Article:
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taken, although until the prices improved consumers as a rule were not allowed to book orders for a long period ahead. In May and June, as the order books filled, the larger companies became more independent of the consumers' demands. This increased the orders still more, so that by October many of the plants had their full capacity in demand for the rest of the year and for the first quarter of 1910. During the last three months of 1909 the largest establishments were accepting business only for shipment at the convenience of the mill. The last half of 1909 was very satisfactory to the steel trade.
The effect of the United States Steel Corporation seems to have been primarily to steady prices and to maintain more nearly a rate of prices of the finished product dependent upon the costs of the leading raw materials so far as that can be readily determined. During its earlier years from 1901 to 1907 in many of the leading finished products the same price was maintained absolutely for a period of months, sometimes even of years, and the other producers in the market generally followed substantially the lead of the Corporation. Since 1909 this policy does not seem to have been quite so rigidly adhered to, with the exception of the price of steel rails. It is to be noted, however, that the margin between raw materials-steel billets on the chart-and the finished product, such as wire nails and similar products, has been much more nearly uniform than before 1909 and has been much steadier than during the earlier periods before the Corporation was organized.
If now, in order to measure as nearly as possible the
influence of combinations on prices, we study the purchasing power of steel as compared with general commodities, we obtain interesting results. Inasmuch as the United States Steel Corporation is the largest industrial combination and as it has been the subject of prosecution by the United States Government, it has seemed best to give special attention to steel prices. Chart VII illustrates the purchasing power of a unit of seven different steel commodities. These were selected so as to illustrate the various kinds of steel products (Bessemer pig iron, No. 2 foundry pig iron, Bessemer steel billets, steel rails, beams, tank plate, black sheets) and to make a comparison of prices here, in England, and in Germany. The prices shown on the chart are the relative prices from year to year compared with the prices from the years 1895 to 1900, averaged as a base. On the chart this base is shown by the line marked 100 and the other lines are represented in their variations from this base.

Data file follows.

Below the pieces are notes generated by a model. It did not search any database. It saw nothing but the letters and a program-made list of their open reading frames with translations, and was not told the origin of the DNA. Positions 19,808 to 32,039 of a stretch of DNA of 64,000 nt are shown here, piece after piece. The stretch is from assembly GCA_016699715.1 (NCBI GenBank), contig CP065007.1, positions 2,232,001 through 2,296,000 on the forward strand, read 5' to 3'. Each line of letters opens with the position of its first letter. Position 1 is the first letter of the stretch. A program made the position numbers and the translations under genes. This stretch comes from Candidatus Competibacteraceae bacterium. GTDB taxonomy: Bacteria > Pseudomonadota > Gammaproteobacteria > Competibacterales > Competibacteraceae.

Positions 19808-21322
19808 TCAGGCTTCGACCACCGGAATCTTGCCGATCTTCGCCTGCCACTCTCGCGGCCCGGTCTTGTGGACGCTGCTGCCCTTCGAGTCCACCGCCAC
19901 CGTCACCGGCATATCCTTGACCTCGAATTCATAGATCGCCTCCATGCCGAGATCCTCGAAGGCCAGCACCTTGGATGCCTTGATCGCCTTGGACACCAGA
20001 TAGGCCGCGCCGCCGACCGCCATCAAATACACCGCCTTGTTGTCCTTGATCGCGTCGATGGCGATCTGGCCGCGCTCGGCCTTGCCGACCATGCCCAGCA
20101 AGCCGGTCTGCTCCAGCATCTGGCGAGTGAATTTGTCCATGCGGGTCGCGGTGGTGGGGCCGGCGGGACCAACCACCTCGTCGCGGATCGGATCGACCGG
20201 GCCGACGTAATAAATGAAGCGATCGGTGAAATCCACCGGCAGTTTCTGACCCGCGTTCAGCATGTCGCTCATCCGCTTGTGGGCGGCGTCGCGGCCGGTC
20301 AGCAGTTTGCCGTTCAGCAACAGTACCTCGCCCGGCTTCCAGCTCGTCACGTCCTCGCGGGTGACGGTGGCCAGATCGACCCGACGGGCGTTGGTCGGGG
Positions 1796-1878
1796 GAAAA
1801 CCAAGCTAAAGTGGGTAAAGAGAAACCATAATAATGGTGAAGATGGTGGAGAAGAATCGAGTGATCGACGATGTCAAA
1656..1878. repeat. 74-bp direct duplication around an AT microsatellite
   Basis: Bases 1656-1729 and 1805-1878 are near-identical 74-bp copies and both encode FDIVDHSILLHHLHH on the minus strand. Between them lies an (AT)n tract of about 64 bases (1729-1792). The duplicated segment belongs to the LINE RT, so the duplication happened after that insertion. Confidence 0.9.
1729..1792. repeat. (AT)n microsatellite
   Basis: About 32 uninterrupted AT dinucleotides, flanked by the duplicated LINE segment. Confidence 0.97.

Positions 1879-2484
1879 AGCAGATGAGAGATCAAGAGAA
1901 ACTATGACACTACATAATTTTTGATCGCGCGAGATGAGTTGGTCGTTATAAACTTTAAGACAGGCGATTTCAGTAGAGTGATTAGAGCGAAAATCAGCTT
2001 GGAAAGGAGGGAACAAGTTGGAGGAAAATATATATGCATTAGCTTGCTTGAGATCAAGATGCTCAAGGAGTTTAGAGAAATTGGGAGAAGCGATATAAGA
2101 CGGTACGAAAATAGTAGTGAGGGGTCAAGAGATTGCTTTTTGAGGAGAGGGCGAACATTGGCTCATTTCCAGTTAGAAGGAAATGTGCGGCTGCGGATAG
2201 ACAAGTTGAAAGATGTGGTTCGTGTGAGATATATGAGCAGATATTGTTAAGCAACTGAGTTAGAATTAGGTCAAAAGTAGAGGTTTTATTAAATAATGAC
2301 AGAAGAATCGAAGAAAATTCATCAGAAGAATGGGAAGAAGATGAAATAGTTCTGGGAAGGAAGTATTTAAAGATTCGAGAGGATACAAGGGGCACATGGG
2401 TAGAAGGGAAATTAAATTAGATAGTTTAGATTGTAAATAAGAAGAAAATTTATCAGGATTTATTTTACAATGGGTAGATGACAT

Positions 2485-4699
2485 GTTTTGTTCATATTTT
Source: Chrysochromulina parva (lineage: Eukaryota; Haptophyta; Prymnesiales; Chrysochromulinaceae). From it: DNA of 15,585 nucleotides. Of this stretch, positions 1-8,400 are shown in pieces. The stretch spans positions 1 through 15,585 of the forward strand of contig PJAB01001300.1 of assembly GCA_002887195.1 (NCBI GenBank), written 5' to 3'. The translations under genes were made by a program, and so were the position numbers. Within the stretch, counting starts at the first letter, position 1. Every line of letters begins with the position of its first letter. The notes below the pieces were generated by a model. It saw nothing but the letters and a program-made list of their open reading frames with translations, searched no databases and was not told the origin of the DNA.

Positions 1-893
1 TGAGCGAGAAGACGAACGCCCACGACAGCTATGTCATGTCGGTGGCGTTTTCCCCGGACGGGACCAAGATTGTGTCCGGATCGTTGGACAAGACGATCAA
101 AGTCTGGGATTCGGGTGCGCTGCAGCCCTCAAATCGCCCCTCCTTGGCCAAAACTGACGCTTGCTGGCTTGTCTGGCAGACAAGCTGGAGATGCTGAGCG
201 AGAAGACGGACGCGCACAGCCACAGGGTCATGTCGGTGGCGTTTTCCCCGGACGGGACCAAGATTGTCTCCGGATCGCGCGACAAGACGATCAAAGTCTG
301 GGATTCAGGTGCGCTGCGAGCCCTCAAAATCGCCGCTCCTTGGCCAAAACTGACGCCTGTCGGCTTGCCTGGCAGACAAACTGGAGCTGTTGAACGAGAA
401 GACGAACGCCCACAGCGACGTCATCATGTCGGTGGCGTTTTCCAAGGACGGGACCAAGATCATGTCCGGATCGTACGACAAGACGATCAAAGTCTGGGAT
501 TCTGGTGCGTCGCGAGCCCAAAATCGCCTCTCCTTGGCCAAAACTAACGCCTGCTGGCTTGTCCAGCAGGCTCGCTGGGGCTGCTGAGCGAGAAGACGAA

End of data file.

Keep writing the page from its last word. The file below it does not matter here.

The purchasing power of a unit of these seven steel commodities in terms of general commodities is indicated. Steel in the United States is compared with the index number of the United States, steel in England with the index number of that country, and steel in Germany with the index number of Germany. On the chart then we see line L, which represents the purchasing power of these seven commodities in Germany starting somewhat above the base in 1900. It soon fell to the base. In 1901-1902 and part of 1903 it remained below. Then, going first above, then below, returning above again in 1907, it remained above the base until in 1911, the last point at which we can secure the
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index number, it was standing some 20 points above the purchasing price of the years 1895 to 1900. Tracing now the red line F, showing the purchasing power of these steel commodities in Great Britain, we find that at the end of 1914 with certain fluctuations above and below the base line, mostly above it, it stood at the end of 1914 some 35 points above the base line. On the whole, then, in both Germany and England, the prices of steel averaged higher than the price of commodities in general and a ton of steel would during most of this period buy more commodities after 1900 than during the five years preceding.
Quite different, however, is the course of prices in the United States. In the first place, noting the black line B, which represents the index number showing prices of general commodities in the United States, we find that starting in 1900, some 12 or 15 points above the average of the prices from 1895 to 1900, it steadily increased until at the end of 1914, the last date when the figures can be secured, it stood at about 140. On the other hand, the average price of these seven steel commodities started in 1900 two and one-half points below the average price from 1895 to 1900. Since that time it has never reached the base. After the formation of the Steel Corporation in 1901, the prices averaged lower than before, and while there have been slight increases from time to time, on the whole prices have been steadily downward. In 1912 the average of these prices was some 30 points below the base, and at the end of 1914, the last date at which we can secure the index number for commodities, the purchasing power of steel still remained some 20 points below the base line.